Most of the extinguishers listed above can be used on fires other than Class B ones, but it’s always a good idea to read the label on any extinguisher you use.

Furthermore, while certain Class B extinguisher types spread better than others and differ in other ways, they might still need to be more efficient for the particular sort of Class B fire that poses the most risk to your home or place of employment.

What Are Combustible Gasses and Liquids?

Combustible refers to a substance that burns or ignites easily; incombustible or non-combustible refers to a substance that does not burn. The fuel that determines the class B designation is comprised of the following liquids and gasses:

  • Gasoline and diesel
  • Ethanol and methanol
  • Acetylene
  • Methane
  • Butane
  • Isopropanol
  • Acetone
  • Propane

Class B flames have the same fundamental components as their class A counterparts; specifically, fuel, oxygen, heat, and a sustained chemical reaction collectively referred to as the “fire tetrahedron” are required for a fire to burn.

Suppose the fuel source is removed, as in the case of a BBQ grill, this type of fire can be confined and frequently goes out fast. The flames can, however, ignite quickly after the last portion of the tetrahedron is introduced when most elements are present but inactive.

Preventing a Class B Fire

It pays to take precautions to stop a class B fire from starting because it can be pretty dangerous.

Never store more flammable liquid than is necessary, and keep it far from ignition sources.

Consider keeping liquid in steel cabinets constructed specifically for flammable storage. Then, for around 30 minutes, they act as a barrier between a possible fire outside and the combustible liquid inside.

So keep in mind to avoid using water and to keep suitable fire extinguishers nearby just in case.

FAQs

Can you use water on a Class B fire?

Water does not put out Class B fires and makes them worse by spreading the flammable substance. Only use powder, foam, or carbon dioxide extinguishers on these fires to snuff out the oxygen source.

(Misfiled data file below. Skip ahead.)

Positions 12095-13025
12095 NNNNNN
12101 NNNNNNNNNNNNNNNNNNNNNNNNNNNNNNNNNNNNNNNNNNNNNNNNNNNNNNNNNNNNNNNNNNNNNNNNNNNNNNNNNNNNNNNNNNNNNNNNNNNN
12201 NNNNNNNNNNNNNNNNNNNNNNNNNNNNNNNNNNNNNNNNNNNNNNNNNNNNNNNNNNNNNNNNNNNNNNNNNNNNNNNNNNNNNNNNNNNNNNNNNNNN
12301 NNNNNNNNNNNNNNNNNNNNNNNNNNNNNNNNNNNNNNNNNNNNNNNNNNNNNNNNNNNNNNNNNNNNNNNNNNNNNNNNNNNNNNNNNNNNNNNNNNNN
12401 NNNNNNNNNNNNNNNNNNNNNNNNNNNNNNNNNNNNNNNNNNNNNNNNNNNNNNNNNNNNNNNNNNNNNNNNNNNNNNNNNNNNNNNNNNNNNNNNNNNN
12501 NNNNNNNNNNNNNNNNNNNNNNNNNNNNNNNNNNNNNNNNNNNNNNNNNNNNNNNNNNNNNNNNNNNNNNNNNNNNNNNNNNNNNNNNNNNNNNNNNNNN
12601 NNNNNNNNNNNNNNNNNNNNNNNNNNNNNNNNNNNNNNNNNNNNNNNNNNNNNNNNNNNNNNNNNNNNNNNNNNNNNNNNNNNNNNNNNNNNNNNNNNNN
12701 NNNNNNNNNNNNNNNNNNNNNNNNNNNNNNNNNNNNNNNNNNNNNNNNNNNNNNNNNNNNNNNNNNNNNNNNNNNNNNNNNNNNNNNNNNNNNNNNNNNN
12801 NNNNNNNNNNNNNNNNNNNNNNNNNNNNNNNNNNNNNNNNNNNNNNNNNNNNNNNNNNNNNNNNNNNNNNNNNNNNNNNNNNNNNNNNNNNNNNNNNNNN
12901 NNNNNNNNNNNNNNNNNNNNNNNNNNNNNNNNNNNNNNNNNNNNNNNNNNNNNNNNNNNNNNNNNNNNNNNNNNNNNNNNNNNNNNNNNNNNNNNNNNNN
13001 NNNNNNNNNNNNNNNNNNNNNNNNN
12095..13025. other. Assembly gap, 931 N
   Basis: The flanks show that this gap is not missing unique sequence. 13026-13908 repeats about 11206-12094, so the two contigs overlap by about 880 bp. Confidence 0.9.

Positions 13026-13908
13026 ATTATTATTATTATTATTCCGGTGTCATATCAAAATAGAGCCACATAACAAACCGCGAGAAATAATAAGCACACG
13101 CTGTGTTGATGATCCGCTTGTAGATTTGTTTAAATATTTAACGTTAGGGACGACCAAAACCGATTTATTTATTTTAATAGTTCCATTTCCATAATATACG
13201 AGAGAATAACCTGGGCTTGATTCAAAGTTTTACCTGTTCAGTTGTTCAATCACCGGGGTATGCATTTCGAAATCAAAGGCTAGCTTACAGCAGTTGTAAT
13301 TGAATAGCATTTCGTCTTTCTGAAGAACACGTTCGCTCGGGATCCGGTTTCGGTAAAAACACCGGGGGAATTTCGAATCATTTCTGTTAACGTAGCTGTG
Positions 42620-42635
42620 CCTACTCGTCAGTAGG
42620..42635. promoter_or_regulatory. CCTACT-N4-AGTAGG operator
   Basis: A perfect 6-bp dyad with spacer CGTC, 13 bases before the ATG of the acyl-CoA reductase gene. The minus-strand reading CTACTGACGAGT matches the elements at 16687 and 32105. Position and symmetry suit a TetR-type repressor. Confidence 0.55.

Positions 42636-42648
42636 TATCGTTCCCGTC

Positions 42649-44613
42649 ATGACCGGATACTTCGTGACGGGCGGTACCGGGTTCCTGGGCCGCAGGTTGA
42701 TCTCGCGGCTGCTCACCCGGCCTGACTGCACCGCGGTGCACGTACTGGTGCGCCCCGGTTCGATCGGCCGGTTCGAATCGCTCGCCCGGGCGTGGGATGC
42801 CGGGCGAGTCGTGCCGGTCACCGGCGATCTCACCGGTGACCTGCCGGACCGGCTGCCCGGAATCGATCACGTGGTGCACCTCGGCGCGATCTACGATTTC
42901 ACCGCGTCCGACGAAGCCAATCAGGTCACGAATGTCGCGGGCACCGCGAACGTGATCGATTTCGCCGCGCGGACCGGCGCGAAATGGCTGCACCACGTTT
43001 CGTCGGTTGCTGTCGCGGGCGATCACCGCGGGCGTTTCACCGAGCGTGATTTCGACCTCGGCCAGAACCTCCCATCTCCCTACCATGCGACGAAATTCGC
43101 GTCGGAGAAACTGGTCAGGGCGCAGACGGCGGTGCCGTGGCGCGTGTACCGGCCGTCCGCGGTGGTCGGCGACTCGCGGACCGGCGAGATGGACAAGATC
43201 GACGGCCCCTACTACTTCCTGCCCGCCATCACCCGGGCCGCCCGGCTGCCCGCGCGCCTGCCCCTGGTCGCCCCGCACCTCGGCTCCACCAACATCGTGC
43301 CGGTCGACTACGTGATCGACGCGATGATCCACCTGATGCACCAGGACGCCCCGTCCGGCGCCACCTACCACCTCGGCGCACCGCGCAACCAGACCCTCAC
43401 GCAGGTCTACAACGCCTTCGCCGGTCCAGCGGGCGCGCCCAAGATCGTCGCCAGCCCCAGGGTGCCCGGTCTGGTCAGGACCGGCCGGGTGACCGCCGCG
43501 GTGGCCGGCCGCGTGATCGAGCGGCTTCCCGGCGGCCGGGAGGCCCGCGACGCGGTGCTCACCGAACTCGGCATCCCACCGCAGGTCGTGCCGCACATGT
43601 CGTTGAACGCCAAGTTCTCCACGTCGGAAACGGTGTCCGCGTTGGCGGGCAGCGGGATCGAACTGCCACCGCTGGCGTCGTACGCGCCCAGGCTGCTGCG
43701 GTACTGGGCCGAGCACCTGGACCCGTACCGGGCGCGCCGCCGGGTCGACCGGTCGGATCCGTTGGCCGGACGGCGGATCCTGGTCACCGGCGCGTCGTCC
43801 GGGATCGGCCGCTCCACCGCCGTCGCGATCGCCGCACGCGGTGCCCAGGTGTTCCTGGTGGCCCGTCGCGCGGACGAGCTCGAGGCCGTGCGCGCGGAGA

How do you recognize a Class B fire?

Liquids that are flammable and combustible, like gasoline, alcohol, oil-based paints, and lacquers, are involved in class B fires. Therefore, extinguishers with a B grade are made to put out flames involving flammable and combustible liquids.

What causes a Class B fire?

Liquids that are flammable and combustible, like gasoline, alcohol, oil-based paints, and lacquers, are involved in class B fires. Therefore, extinguishers with a B grade are made to put out flames involving flammable and combustible liquids.

What is the extinguishing material used for class ABC?

Monoammonium phosphate, a dry chemical, is used in ABC Fire Extinguishers to quickly put out various fires by covering the flames. All three types of fire can be extinguished using this light yellow powder: Paper, wood, and rubbish are all in Class A. Gasses, and liquids fall under class B.

What is the most effective approach to stop a Class B fire?

Never refuel gasoline-powered machinery while it is still warm. Keep flammable substances in tightly sealed, spill-proof containers that close on their own. Pour only the amount you’ll need from the storage drums. Keep flammable substances away from anything that could spark.